Connect to MongoDB using MongoDB Compass

MongoDB Compass is a graphical user interface to view and work with MongoDB data.

  • Download and install MongoDB Compass from MongoDB.

  • Open MongoDB Compass, then click on Fill in connection fields individually. MongoDB - new connection

  • On the Hostname tab, provide the hostname and port you copied earlier. Select the Authentication as Username / Password. Type in the Username admin and provide the admin password you set earlier as the password for the admin user. MongoDB - hostname tab

  • Go to the More Options tab. Provide the Replica Set name you copied earlier. Select the value for SSL as Server Validation. Click on Select files… and select the certificate you downloaded earlier. Click Connect. MongoDB - more options tab

Once the connection is successfully added, you should see a list of the databases available in your MongoDB instance.

MongoDB - connected

Load data into the MongoDB instance

  • Click on CREATE DATABASE and provide a name for your database (CREDIT_RISK). You also need to provide a collection name when creating a database. Let’s start with APPLICANT_LOAN_DATA. You can create additional collections once the database has been created. Click on Create Database. MongoDB - create database

  • Go to the newly created database by clicking on its name, CREDIT_RISK. MongoDB - go to CREDIT_RISK

  • Click on the collection name, APPLICANT_LOAN_DATA. MongoDB - Ap_Loan_Data - go to collection

  • Click on ADD DATA > Import File. Alternatively, you can click Import Data in the center of the screen. MongoDB - Ap_Loan_Data - import file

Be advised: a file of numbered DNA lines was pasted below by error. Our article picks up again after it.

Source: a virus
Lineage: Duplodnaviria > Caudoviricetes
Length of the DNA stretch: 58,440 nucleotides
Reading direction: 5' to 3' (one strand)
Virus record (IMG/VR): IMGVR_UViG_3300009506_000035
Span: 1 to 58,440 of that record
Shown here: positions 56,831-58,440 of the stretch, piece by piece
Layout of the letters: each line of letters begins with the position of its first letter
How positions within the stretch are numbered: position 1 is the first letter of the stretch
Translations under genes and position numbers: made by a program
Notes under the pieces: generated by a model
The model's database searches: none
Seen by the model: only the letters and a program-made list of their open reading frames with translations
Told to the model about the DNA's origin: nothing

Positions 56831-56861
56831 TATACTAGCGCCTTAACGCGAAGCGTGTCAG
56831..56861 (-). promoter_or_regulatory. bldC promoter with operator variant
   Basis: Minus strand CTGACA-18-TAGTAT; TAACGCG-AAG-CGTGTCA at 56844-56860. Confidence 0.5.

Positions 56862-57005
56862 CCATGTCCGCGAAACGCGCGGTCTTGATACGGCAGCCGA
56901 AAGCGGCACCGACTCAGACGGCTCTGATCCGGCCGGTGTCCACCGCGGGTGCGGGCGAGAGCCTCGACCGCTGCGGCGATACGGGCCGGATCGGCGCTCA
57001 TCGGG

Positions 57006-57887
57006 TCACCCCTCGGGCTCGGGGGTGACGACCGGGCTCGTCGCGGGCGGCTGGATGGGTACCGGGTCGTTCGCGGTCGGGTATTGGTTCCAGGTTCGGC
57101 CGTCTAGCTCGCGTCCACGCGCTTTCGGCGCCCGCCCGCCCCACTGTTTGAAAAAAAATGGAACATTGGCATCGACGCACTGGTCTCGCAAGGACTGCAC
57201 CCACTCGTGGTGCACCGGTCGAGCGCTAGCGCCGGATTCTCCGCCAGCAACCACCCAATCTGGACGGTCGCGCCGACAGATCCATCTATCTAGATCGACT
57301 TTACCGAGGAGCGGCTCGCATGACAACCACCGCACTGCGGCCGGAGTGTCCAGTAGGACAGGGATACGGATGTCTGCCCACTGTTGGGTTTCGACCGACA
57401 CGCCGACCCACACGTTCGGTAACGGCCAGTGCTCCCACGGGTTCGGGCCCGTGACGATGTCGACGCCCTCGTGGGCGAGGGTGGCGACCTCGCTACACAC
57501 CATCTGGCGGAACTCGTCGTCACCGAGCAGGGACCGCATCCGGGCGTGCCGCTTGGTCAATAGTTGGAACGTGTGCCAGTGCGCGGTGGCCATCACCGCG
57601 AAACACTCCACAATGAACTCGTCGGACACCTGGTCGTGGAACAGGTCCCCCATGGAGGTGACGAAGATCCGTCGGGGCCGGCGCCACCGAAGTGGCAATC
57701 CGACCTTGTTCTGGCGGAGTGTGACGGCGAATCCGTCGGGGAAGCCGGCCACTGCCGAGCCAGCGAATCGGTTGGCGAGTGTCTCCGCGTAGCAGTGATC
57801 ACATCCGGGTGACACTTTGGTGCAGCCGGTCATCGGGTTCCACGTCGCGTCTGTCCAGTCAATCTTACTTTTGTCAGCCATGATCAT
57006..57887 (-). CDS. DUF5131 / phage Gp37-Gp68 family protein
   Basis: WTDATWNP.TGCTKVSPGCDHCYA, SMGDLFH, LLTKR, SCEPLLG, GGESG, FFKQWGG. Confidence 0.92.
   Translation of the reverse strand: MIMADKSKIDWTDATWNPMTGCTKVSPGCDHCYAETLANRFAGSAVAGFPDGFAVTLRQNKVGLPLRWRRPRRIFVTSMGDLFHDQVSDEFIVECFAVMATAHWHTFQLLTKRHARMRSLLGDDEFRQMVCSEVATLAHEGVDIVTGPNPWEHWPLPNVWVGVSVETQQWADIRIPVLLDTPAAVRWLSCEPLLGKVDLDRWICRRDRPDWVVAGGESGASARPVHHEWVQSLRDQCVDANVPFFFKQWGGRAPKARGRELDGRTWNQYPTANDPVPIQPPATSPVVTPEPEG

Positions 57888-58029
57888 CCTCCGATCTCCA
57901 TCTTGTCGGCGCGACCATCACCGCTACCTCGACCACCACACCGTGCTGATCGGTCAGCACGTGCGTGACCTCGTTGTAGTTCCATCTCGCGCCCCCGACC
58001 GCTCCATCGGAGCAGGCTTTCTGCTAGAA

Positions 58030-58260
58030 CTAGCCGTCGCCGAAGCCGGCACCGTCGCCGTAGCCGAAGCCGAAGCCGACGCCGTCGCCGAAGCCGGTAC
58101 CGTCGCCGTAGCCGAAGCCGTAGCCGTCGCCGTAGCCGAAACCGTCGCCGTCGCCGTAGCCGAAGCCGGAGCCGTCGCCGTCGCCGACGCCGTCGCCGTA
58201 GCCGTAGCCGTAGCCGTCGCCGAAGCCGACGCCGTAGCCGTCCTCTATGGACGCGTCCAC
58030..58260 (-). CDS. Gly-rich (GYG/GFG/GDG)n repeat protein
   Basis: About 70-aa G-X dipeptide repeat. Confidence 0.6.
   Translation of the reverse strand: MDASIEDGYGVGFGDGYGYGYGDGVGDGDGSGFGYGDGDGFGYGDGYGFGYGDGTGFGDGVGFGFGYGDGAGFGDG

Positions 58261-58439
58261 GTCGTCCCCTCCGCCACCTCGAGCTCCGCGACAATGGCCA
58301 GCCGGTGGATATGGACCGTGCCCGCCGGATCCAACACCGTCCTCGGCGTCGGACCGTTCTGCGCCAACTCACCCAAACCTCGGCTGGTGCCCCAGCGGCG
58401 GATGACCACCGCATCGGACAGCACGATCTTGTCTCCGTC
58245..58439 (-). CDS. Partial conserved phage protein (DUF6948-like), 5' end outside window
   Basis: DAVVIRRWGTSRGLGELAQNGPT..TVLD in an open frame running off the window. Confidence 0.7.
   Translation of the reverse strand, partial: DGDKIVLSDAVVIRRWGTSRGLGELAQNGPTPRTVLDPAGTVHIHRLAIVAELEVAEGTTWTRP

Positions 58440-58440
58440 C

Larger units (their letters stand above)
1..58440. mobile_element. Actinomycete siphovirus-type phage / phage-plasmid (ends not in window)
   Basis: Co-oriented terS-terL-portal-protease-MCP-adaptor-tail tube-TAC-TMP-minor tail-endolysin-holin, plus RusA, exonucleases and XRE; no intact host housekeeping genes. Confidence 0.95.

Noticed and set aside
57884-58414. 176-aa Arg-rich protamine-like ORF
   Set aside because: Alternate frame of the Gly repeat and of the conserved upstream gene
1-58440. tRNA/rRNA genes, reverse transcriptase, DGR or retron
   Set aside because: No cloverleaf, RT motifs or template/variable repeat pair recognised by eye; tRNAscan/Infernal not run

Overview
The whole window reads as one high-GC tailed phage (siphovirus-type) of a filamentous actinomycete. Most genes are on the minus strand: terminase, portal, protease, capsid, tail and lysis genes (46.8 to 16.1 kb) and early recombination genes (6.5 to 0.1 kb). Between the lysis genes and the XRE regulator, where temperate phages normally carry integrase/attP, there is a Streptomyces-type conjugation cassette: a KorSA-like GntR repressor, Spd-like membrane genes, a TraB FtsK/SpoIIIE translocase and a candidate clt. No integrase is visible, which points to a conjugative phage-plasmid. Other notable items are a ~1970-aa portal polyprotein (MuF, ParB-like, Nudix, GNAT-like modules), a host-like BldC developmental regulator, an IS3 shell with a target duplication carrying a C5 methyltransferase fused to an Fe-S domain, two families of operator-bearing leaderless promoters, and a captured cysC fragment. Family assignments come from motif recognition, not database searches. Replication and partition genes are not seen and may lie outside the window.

• In the pop-up, click BROWSE and select the applicant_loan_data.csv file you downloaded earlier. Once the file is selected, you will see the first 10 records from the file listed on the screen. Click IMPORT to import the contents of the file into the collection. MongoDB - Ap_Loan_Data - import

  • A progress bar at the bottom of the pop-up will show the progress of the import process. Once the import process is complete, click DONE. MongoDB - Ap_Loan_Data - import successful

  • The data is now successfully loaded into the collection. Click on CREDIT_RISK in the breadcrumbs at the top of the screen to go back to the database. MongoDB - Ap_Loan_Data - view data

  • Click on CREATE COLLECTION. In the pop-up, provide APPLICANT_PERSONAL_DATA as the collection name and click Create Collection. MongoDB - Ap_Personal_Data - create collection

  • Click on the collection name, APPLICANT_PERSONAL_DATA. MongoDB - Ap_Personal_Data - go to collection

  • Click on ADD DATA > Import File. Alternatively, you can click Import Data in the center of the screen. MongoDB - Ap_Personal_Data - import file

  • In the pop-up, click BROWSE and select the applicant_personal_data.csv file you downloaded earlier. Once the file is selected, you will see the first 10 records from the file listed on the screen. Click IMPORT to import the contents of the file into the collection. MongoDB - Ap_Personal_Data - import

  • A progress bar at the bottom of the pop-up will show the progress of the import process. Once the import process is complete, click DONE. MongoDB - Ap_Personal_Data - import successful

The data is now successfully loaded into the collection.

MongoDB - Ap_Personal_Data - view data

Step 4. Set up a Virtual Server in the same location as the MongoDB instance

Locate or create an SSH key

  • Before setting up a virtual server, you need to locate or create your SSH key. The SSH key must be an RSA key with a key size of either 2048 bits or 4096 bits.